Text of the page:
A peremptory order from former US president Donald Trump appeared on his personal social media platform on January 4: “[I]t’s now time for all of our GREAT Republican House members to VOTE FOR KEVIN, CLOSE THE DEAL, TAKE THE VICTORY.”
Rebellious Republicans — including some of the Trumpier than Trump variety — continued to vote against electing Kevin McCarthy (R-CA) as the new Speaker of the House. As I write this, McCarthy has failed of election on six consecutive ballots, and only God knows how long the circus will continue.
Whatever one thinks of McCarthy, or of who should be elected Speaker, or of the consequences of continued delay in choosing someone, Trump’s decreasing influence over the Republican Party seems worthy of note.
With at least some justification, many Democrats credited — and, more importantly, many Republicans blamed — Trump for the 2022 midterm election’s Mysterious Vanishing Red Wave. Democrats increased their majority in the US Senate instead of losing that majority, and Republicans seized a slim, rather than fat, majority in the House.
His 2024 presidential campaign announcement, shortly after the midterm trickle, came off more as a wet firecracker than an explosive development.
Even some of his staunchest supporters met his next major “major announcement” — Donald Trump superhero trading card NFTs! — with a mixture of scorn and disbelief. Although the NFTs quickly sold out at $99 a pop (putting more than $4 million in Trump’s pocket), then rocketed in price on the secondary market, they’ve since lost about 75% of that early value.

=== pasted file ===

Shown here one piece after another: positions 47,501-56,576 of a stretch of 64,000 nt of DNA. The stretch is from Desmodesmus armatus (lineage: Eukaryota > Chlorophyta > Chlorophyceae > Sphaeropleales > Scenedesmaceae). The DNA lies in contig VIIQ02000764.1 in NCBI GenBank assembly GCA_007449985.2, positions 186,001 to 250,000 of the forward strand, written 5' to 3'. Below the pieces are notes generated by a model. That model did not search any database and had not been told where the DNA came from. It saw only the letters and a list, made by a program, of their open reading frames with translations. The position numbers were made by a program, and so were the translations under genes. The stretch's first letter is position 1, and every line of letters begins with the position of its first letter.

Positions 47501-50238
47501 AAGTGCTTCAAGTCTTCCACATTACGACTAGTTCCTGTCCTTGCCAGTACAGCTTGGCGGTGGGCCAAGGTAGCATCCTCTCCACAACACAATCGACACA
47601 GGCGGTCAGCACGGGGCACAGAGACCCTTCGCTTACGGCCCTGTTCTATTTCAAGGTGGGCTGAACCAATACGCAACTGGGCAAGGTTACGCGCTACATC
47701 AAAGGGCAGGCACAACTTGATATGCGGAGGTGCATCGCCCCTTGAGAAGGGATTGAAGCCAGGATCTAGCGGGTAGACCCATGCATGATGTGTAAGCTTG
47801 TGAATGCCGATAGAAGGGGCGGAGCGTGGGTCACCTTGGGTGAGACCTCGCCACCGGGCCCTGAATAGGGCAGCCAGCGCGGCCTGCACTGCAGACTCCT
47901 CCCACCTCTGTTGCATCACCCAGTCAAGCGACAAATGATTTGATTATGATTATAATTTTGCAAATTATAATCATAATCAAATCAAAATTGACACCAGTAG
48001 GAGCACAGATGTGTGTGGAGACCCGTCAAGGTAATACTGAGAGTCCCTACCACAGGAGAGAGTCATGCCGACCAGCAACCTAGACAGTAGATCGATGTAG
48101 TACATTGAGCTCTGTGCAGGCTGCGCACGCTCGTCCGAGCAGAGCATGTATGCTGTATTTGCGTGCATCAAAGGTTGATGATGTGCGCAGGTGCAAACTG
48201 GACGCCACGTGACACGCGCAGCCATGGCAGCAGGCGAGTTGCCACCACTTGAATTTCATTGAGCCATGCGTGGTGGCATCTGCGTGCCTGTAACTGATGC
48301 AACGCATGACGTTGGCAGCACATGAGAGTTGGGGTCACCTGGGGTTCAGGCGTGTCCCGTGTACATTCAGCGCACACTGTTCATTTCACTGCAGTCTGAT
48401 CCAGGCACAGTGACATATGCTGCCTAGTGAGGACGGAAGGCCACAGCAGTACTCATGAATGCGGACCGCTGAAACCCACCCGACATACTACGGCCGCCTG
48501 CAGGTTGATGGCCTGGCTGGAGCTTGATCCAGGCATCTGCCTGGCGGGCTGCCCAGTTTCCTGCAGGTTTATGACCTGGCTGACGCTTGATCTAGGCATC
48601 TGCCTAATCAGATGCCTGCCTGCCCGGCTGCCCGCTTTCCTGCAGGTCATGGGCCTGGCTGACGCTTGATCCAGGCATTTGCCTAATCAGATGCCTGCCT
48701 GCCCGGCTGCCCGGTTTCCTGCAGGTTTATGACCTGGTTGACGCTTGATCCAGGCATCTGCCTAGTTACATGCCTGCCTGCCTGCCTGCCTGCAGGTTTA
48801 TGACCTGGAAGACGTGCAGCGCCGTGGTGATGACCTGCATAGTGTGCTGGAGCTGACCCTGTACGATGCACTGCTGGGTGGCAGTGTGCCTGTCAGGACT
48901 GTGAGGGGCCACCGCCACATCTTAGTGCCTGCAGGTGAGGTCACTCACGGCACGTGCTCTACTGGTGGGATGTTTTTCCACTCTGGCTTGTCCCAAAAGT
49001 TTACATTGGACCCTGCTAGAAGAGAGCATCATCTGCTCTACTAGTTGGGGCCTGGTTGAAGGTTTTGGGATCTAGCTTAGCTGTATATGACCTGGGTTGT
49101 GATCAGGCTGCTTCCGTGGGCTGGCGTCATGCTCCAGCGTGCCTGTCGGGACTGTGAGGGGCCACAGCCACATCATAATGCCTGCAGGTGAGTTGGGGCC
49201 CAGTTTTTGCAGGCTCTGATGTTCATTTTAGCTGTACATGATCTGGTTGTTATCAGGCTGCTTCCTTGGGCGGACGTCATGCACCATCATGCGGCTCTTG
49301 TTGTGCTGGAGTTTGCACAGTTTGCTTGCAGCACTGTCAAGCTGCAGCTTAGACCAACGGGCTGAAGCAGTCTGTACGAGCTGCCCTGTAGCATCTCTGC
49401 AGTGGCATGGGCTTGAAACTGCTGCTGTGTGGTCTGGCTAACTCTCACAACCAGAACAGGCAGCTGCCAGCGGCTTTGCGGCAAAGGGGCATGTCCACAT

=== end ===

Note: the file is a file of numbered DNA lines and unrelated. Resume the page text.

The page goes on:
Ever since the GOP’s 2018 midterm losses, we’ve heard the question — and the plea — on a near-daily basis: When, oh when, will Republicans abandon Donald Trump?
Scandals weren’t enough. His supporters in the electorate made it clear that his values and behavior were irrelevant in the face of their desire to “own the libs.”
Policy differences weren’t enough. His supporters in Congress made it clear that they’d discard any and all supposed Republican principles on command, or at least continue to back him if HE did so.
Even two impeachments and several publicly confessed crimes weren’t enough. His supporters in the electorate and in Congress made it clear they considered him above the law.
Losing (or at least not winning very much) in the 2018 midterms, the 2020 presidential election, and the 2022 midterms didn’t LOOK like it was enough, at least until now.
And even now, I think there’s a bigger factor: Boredom.
It’s taken six years, but Trump’s whiny, spoiled, sore-loser shtick finally feels less like a rallying cry for angry Americans and more like the persistent, annoying buzz of a gnat in one’s ear on a hot summer day.
My prediction: By the end of 2023, the boilerplate GOP response to Donald Trump’s name (which Democrats will of course continue to invoke as often they think politically profitable) will be “Donald who?”
Personally, I think that’s a good thing.
On the other hand, forgetting Trump isn’t the same thing as letting go of TrumpISM as either touchstone or bete noire. That’s going to take longer.
Thomas L. Knapp (Twitter: @thomaslknapp) is director and senior news analyst at the William Lloyd Garrison Center for Libertarian Advocacy Journalism (thegarrisoncenter.org). He lives and works in north central Florida.